What’s Under the Microscope Can Lead to Worship

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Inside a cell, © University of Edinburgh (cropped) creativecommons.org

This year’s Wellcome Image Awards are truly awe-inspiring, and a reminder for me to look for moments of wonder and worship in my everyday routine. The online winners’ gallery includes a stunning map-like image of a mouse’s retina, a close-up of a human lens implant, and a teardrop-shaped bundle of DNA being pulled into a brand new cell. A non-scientist might not understand exactly what is being shown in these pictures, but with their bold colors, shapes, and textures, anyone can appreciate their beauty.

My field of biology has always been a very visual subject, and today that visual element can be expressed in stunning high-resolution color photographs. Wafer-thin sections of tissue can be stained with specialist dyes, showing where cell division might be going out of control in the first stages of cancer. Living cells are labeled with fluorescent tags, highlighting where a certain type of molecule is needed. Even in whole organisms, these natural fluorescent dyes can be used to track the development of a specific organ.

For some scientists, these experiences of awe and wonder point to something beyond science. Read more

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© Faraday Institute

Ruth Bancewicz is a Senior Research Associate at The Faraday Institute for Science and Religion, where she works on the positive interaction between science and faith. After studying Genetics at Aberdeen University, she completed a PhD at Edinburgh University. She spent two years as a part-time postdoctoral researcher at the Wellcome Trust Centre for Cell Biology at Edinburgh University, while also working as the Development Officer for Christians in Science. Ruth arrived at The Faraday Institute in 2006, and is currently a trustee of Christians in Science.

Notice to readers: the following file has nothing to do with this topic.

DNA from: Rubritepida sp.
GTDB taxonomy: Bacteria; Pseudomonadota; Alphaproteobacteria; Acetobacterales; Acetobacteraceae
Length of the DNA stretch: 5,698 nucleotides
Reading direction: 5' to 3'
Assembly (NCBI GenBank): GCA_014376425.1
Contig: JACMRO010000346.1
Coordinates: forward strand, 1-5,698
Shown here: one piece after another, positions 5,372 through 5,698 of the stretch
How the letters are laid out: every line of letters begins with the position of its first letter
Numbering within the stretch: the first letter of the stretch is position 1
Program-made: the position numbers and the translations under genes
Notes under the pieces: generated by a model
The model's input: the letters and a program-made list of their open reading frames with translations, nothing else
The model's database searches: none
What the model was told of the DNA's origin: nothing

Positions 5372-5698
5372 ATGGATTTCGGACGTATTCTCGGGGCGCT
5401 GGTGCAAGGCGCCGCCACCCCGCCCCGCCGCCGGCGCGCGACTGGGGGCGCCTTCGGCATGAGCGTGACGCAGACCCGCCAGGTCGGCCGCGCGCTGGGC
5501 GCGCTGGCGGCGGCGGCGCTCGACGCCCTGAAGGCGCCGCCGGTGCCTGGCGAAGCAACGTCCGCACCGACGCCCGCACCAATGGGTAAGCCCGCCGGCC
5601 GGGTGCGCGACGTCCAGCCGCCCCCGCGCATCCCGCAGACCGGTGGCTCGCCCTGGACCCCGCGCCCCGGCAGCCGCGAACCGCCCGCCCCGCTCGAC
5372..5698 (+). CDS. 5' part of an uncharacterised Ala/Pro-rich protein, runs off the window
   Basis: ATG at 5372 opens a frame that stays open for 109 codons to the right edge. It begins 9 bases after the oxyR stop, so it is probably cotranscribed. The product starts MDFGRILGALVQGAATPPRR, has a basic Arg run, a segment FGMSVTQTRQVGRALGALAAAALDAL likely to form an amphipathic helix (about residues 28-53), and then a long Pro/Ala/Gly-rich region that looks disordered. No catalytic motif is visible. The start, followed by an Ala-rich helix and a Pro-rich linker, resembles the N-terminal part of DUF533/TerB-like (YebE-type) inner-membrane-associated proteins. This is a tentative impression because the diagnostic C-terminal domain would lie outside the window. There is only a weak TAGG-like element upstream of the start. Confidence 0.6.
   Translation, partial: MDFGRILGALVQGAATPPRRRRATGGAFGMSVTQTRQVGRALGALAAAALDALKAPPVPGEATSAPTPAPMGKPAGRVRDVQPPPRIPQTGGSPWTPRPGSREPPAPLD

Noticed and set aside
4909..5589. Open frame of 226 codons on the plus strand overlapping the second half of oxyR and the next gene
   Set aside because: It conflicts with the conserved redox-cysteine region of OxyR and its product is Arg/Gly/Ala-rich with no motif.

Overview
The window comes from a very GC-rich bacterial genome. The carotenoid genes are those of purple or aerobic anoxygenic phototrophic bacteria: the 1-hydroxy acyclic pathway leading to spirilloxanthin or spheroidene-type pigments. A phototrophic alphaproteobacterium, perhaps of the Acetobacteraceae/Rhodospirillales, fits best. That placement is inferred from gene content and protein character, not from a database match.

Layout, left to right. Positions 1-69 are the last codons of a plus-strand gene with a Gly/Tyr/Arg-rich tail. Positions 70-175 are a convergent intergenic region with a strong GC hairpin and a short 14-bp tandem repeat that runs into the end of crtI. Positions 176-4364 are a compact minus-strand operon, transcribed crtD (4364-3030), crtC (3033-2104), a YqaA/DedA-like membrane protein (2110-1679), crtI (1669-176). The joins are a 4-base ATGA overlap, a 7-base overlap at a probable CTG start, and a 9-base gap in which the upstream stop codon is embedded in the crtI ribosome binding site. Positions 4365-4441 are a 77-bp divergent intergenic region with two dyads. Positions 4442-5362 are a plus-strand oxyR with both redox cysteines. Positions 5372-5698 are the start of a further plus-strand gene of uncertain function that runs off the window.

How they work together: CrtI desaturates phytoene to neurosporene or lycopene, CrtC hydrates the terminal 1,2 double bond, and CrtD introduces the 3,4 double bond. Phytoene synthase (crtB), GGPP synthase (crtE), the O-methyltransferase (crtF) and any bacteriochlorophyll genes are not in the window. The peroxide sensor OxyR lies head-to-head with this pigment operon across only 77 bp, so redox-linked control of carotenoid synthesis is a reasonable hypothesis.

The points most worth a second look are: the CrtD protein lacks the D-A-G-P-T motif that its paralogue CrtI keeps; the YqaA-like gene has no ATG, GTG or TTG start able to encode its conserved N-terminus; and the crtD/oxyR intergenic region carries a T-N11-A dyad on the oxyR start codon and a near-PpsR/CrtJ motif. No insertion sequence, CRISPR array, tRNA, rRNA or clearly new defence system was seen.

Teaching the Wonder: Why Christians should study evolutionary biology

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Lecture theatre, City site By Nottingham Trent University. Flickr. (CC BY-NC-ND 2.0)

For many Christian students going to university, studying evolutionary biology is a real eye-opener. Not only do they get to see evidence for something they may have been encouraged to reject in the past, but they can also come to appreciate the beauty and complexity of evolutionary process itself. April Maskiewicz Cordero is a biology professor at a Christian University in the US, and she travels this journey with a large proportion of her students every year. As a teacher of teachers, she has thought Continue reading

Crystal Clear: The evolution of the eye, part 2

“I am inclined to believe that in nearly the same way as two men have sometimes independently hit on the very same invention, so natural selection, working for the good of each being and taking advantage of analogous variations, has sometimes modified in very nearly the same manner two parts in two organic beings, which owe but little of their structure in common to inheritance from the same ancestor.”

Charles Darwin, The Origin of Species

To put Darwin’s statement in other words, it looks very much as if the processes of evolution have hit upon the same solution multiple times. Continue reading